Since releasing his policy brief on immigration in mid-2015, Donald Trump has said repeatedly “build the wall” and “they all gotta go,” simplistic renditions of his border security and deportation policies. Recently, he has been shifting all over the map on illegal immigration, and this week he’s attempting to set everything straight in a Phoenix speech.
What Trump really needs to talk about is the third principle set forth in his policy brief, the one addressing legal immigration: “Any immigration plan must improve jobs, wages and security for all Americans.”
Arguably, reforming our legal immigration system is more important than resolving illegal immigration. We issue about 1 million green cards annually, consistently admitting more immigrants than any other nation.
Immigration is a troubling issue around the world. A new Ipsos poll of citizens in 22 nations finds that only 20% believe immigration has a positive impact on their countries. When there is such meager support for immigration, it cannot be said that anti-immigrant sentiment is racist, nativist or xenophobic. Brexit proves that illegal immigration is not the sole concern, since Brits are upset by immigration flowing entirely through legal channels.
Americans should consider the issue of immigration in the broadest sense.
Perhaps the two most successful immigration systems in the world are the points systems employed by Canada and Australia. After the U.S. and the U.K., these two nations have some of the most consistently high rates of net immigration, currently admitting a combined total of nearly 450,000 annually. Immigration in these two nations enjoys far more support than the 22-nation average of support.
Canada and Australia adopted point systems a half century ago in the interest of fairness, replacing prejudice in terms of race and country of origin with measures of merit — awarding points for education, fluency in English (or French, in Canada) and work experience, with the obvious design of admitting the most qualified people, those with the highest point scores.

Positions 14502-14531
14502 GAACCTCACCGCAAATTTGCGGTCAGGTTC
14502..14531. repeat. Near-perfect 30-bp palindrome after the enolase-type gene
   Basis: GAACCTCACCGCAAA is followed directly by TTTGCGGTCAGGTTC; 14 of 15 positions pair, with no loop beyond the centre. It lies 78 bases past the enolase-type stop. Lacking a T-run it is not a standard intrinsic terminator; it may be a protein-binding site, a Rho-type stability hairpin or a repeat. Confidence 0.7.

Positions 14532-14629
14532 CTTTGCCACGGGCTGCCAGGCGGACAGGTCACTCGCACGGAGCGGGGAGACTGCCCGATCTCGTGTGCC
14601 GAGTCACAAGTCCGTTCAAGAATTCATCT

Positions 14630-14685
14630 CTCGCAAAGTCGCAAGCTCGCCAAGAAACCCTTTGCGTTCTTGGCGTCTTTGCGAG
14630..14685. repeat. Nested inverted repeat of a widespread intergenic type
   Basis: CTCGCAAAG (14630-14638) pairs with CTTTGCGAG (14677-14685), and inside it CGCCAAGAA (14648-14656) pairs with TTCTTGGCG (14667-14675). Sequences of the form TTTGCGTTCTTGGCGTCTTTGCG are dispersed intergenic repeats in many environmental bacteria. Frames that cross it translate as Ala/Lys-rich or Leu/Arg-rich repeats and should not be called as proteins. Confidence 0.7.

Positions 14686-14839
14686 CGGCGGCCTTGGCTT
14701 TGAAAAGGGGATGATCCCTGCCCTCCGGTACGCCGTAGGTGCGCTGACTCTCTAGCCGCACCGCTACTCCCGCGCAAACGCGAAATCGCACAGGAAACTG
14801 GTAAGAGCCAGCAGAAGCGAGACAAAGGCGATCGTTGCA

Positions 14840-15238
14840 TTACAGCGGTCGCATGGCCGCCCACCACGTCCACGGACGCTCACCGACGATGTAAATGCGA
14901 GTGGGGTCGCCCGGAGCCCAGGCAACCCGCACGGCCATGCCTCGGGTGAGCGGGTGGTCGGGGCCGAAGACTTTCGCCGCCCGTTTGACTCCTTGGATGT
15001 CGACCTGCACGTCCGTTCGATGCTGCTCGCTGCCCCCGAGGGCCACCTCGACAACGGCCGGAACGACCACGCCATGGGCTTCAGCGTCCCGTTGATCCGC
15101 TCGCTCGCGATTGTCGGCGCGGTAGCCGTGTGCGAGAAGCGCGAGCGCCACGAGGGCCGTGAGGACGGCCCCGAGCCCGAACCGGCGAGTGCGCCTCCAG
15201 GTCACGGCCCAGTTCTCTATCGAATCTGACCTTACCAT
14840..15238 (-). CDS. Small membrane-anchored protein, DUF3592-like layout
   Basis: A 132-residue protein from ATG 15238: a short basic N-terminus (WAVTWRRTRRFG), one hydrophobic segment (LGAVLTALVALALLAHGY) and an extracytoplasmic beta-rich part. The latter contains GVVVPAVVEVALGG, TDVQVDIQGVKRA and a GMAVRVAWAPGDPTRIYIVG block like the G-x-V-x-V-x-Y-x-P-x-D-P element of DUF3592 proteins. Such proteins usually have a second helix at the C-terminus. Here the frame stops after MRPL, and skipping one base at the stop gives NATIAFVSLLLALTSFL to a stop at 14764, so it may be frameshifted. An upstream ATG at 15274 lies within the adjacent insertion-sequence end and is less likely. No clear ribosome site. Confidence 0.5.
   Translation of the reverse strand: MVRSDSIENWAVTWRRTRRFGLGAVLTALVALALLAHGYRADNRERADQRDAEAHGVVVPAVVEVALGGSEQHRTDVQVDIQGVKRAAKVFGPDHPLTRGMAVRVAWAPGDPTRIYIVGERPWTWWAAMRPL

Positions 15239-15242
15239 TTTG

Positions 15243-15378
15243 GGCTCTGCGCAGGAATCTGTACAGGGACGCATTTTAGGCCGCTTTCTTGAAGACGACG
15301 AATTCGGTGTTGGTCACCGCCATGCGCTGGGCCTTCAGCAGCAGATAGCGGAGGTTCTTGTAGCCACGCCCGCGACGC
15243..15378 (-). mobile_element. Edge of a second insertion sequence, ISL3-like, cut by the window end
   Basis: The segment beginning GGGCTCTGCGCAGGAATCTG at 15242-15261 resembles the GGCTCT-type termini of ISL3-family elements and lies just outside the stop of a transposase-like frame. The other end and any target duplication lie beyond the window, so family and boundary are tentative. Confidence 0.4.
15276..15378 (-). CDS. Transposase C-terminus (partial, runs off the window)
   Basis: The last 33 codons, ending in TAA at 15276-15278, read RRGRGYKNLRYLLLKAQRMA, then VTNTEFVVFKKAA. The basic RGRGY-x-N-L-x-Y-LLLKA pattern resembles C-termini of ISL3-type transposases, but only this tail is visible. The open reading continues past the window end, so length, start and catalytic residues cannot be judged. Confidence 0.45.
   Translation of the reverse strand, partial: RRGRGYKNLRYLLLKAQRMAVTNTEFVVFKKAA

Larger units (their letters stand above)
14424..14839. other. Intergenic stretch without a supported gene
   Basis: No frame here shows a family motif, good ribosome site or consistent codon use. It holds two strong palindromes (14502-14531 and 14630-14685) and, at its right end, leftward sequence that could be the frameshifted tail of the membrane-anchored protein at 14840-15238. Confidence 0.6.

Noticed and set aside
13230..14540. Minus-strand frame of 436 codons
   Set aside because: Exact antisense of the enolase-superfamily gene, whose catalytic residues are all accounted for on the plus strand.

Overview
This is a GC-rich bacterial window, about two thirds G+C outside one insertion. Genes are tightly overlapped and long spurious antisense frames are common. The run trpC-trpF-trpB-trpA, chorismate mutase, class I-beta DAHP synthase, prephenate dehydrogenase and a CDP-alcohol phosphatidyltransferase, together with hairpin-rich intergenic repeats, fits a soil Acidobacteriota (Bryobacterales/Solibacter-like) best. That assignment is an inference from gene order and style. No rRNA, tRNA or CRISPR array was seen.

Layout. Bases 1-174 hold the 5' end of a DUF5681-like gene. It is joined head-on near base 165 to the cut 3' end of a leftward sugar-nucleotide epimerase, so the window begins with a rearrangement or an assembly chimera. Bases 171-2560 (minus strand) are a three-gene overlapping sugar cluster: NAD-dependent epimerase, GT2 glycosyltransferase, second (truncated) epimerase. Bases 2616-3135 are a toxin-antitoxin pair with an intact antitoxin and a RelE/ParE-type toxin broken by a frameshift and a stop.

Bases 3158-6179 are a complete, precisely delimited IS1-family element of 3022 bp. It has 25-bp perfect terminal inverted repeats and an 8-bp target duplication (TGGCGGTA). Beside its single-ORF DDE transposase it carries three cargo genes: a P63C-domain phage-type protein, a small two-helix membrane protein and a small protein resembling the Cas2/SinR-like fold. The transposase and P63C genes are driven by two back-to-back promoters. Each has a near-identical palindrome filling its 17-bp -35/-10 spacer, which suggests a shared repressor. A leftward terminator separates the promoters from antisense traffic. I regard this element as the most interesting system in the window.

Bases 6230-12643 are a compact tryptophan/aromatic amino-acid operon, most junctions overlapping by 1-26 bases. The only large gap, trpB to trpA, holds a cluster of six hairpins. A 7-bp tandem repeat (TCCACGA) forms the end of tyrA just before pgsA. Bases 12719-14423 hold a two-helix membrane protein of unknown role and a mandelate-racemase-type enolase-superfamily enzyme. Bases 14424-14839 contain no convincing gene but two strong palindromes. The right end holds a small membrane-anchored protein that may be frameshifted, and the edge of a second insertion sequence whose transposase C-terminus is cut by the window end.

The U.S. should do the same, largely replacing the family sponsorship approach responsible for approximately two-thirds of legal immigration into this country. Family sponsorship results in “chain immigration,” i.e. the admission of “chains” of relatives. It is essentially a self-selection system with the one immigrant selecting the next, with little attention to characteristics beyond kinship.
As such, chain immigration is fundamentally an uncontrolled admission policy. Lack of control and fear of the unknown are the drivers of much anti-immigrant feeling. Obviously, illegal immigration is the uncontrolled entry of unknowns.
So is the EU’s free movement policy. While free movement between member nations sharing a common European culture seems quite reasonable, it has been undermined by the lack of a common policy for movement into the Union from outside its external borders. Each EU nation is vulnerable to every other EU nation’s policy governing entry from non-EU countries.
Without controls, the public can think the worst of immigrants, that they refuse to assimilate, come only for welfare state benefits, steal jobs, and may be terrorists. Using a point system to control immigration not only assures that immigrants are the most qualified, but it reassures the public, reducing anti-immigrant sentiment.
Here’s what a point system accomplishes. Awarding points for English language proficiency ensures that immigrants are more capable of, and more predisposed to, assimilation. This limits nativist sentiments and reduces real burdens on the public sector such as costly special education services for non-English speaking children.
Both Canada and Australia award the most points according to age, with twenty-somethings scoring the highest. Young immigrants improve the worker-beneficiary ratio that is so critical to the financial soundness of public retirement benefit systems. Moreover, young adults are healthier by far, placing the least burden upon the national health care systems.
Awarding points for educational achievement is not only fair and meritocratic, but it ensures that immigrants are prepared for the advanced economies of the developed nations they seek to enter.
In recent years, Canada and Australia have modified their point systems from pure merit-based measures in order to match immigrant skills to labor force needs — both in absolute numbers and types of skills. This addresses the concern that citizens not lose jobs unfairly to immigrants or see wages depressed by unlimited immigration. For lower-skilled immigrants, they utilize temporary work visas and seasonal or guest worker programs to satisfy demand for lower-skilled labor in their economies.
While everyone will be listening to what Trump says about illegal immigration this week, it is our legal immigration which merits real attention. Were we to reform our legal immigration system, it would provide a framework within which to make decisions about the status of our current illegal population. The best solutions are always those consistent with long term goals.
As appeared in USA Today on Aug. 31, 2016.
Red Jahncke is a nationally recognized columnist, who writes about politics and policy. His columns appear in numerous national publications, such as The Wall Street Journal, Bloomberg, USA Today, The Hill, Issues & Insights and National Review as well as many Connecticut newspapers.
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